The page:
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Can a company apply the Strategic Simplification approach on its own ?

In practicality no. Even though this might sound as a biased statement by a consulting group selling this type of service one needs to be aware that performing business “de-complexification” requires mitigating between corporate functions. Sales and marketing typically resent being hampered in their “creativity”. IT generally requests the simplest possible business processes to automate and the most straightforward information models to implement but, on the other hand, some "IT'ers" love to display their virtuosity by programming very intricate rules disconnected from any business reality. Accountants demand operational ease of use but can become quite finicky in setting up accounts and processing rules so detailed that you can't see the wood for the trees. Generally companies tend to please representatives of all their key functions by working out a costly compromise. Strategic Simplification raises above departmental demands and applies a holistic approach instead of a compromising attitude toward a myriad of individual requirements. A global and holistic perspective - as opposed to multiple fragmented viewpoints – requires that someone external to the company stands for that broader perspective and acts as an impartial arbiter.

How much does it cost [to de-complexify a business] ?

The cost is of course highly variable. It depends on the company’s current product and/or service portfolio, its size, the diversity of its market, the intricacies of the existing business procedures, the efficiency of the IT systems and, most importantly, the company culture. The range of those parameters makes it unrealistic to produce a “de-complexification tariff”. What may be taken for granted is that the cost of de-complexifying a business is in proportion with the benefits that can be reaped from this exercise as long as the organization accepts to play by the rules of the Strategic Simplification approach. If a business is overly complex it will obviously be more costly to de-complexify but this will also bring in more savings.

Are the benefits [of performing strategic simplification] measurable ?

The measure of the benefits is unfortunately not algorithmic and therefore not accessible to purely quantitative assessment methods. The only tool that we have to evaluate its impacts and results is by surveying the executives and the personnel of the organization having undergone Strategic Simplification. This business endeavor is never the only thing that happens at any one time in the life of an organization. During the course of a de-complexification engagement the business environment can improve or deteriorate, the resources of the organization can change and many other things can happen. As anyone knows it is not possible to measure the effect of one parameter on a complex system while other parameters are also changing. We are therefore left with qualitative appreciation, not quantitative measurements.

  

Is it possible to compute the R.O.I. (return on investment) of a de-complexification engagement?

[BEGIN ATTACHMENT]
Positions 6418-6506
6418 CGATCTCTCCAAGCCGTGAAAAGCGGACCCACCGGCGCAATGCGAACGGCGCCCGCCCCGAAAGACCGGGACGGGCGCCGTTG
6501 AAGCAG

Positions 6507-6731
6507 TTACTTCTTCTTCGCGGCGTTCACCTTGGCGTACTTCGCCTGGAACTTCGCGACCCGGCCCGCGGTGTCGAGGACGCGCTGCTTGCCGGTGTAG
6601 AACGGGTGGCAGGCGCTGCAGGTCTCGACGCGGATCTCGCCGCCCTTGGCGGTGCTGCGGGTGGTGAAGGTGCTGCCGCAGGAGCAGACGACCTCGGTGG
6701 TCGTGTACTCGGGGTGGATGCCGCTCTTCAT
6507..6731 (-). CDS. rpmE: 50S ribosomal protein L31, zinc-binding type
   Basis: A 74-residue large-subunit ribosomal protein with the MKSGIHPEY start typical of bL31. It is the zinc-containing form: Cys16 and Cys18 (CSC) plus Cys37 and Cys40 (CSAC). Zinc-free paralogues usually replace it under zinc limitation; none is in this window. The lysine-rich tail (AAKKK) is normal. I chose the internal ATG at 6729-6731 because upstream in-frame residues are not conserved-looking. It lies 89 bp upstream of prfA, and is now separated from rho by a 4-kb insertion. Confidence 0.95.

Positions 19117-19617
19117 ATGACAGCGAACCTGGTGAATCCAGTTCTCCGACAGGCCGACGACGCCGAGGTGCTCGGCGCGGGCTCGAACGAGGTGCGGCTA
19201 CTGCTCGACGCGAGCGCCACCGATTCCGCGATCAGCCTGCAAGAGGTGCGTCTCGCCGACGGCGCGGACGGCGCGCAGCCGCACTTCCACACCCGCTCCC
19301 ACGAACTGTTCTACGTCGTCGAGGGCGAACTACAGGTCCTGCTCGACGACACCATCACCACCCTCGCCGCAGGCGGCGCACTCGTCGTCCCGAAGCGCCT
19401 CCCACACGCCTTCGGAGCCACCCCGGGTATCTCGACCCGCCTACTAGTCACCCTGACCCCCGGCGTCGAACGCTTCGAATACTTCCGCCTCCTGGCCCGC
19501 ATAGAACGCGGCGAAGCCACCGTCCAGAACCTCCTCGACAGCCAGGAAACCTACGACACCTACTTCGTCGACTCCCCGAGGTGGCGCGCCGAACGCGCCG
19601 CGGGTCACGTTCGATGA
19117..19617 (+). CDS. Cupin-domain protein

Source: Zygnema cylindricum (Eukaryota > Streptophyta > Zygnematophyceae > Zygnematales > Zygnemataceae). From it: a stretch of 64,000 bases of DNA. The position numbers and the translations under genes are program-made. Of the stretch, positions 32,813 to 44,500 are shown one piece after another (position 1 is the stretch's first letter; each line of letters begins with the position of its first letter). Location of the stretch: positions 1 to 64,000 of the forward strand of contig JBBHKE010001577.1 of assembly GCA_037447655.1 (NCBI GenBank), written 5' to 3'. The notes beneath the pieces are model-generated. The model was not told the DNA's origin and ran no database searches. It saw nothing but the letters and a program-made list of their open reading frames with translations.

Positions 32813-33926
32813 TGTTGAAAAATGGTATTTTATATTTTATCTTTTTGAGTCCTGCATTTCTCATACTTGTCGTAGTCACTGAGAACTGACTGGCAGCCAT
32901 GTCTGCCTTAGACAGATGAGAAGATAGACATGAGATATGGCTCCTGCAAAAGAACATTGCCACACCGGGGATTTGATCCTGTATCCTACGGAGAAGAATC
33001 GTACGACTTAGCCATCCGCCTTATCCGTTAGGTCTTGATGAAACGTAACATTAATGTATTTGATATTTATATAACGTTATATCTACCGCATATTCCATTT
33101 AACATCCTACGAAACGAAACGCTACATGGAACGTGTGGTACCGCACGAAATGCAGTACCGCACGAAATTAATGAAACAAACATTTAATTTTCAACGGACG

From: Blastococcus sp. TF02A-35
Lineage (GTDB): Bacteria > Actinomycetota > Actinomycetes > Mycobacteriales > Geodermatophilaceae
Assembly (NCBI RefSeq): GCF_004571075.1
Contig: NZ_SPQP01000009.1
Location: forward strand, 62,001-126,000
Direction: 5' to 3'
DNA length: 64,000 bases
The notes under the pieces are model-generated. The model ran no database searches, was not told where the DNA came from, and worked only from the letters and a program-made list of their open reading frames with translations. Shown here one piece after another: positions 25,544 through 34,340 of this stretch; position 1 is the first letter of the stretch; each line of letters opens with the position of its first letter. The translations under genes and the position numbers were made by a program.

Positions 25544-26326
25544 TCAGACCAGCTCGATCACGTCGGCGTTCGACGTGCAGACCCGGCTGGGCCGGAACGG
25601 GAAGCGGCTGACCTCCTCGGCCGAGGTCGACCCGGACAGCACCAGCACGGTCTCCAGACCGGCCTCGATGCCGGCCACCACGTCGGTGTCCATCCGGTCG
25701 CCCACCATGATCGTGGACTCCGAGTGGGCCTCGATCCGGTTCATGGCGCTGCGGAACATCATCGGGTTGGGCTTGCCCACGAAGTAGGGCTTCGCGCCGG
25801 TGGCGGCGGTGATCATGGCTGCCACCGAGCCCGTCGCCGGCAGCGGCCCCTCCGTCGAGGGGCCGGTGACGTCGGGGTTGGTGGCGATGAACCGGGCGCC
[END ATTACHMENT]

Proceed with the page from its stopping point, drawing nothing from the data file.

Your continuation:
In all intellectual honesty, no, not any more than it is possible to compute the R.O.I. of a large IT investment. Some consultants claim to be able to do so but this is self-deception. Improvements are both qualitative (e.g. the relationships between functions and departments, the work atmosphere, the stress level on key functions, the contacts with the customers, etc.) and quantitative (products and/or service profitability, delivery time, overhead costs, etc.). Moreover the effect is not static (i.e. frozen in time) but dynamic (i.e. it reflects an evolution in time). Valorizing qualitative improvements is always a highly arbitrary exercise with little convincing value if any. The whole exercise looses much of its interest and credibility when qualitative and quantitative aspects have similar importance.

My  organization and my IT systems are geared toward complex and specific products because I serve a market primarily interested in ad hoc and highly specialized solutions ? Which benefits shall I reap from business de-complexification ?

If you cater for specific and complex needs, you ought to know your customers well. Everything comes at a cost. The question is always how close to Pareto efficiency do your customers want to be and how much are they ready to pay to be away from that optimum. We are well aware that Strategic Simplification is not relevant for a few markets like the luxury market or the safety and security market or for therapeutic products. IT Cortex has the ethics not to embark on a project with a weak or irrelevant business case. Besides those markets it usually makes perfect business sense to streamline products and services in order to achieve Pareto efficiency.

What interest can strategic simplification have for markets that are not price sensitive ?

The markets that are not price sensitive are either the luxury market or any market where safety and security play a key role. In those markets building a brand is what ultimately matters for a commercial organization. The luxury market is primarily "ego-driven" and rationality plays little in purchase decisions. Security related markets play on the fact that physical integrity or health have no price (although they have a cost). The brand to build should therefore be geared toward emphasizing those aspects in those markets. However brand building does not lean on intricate and sophisticated concepts but on a few (two or three) salient features or characteristics. That's where Strategic Simplification can play a role: focus on the essential.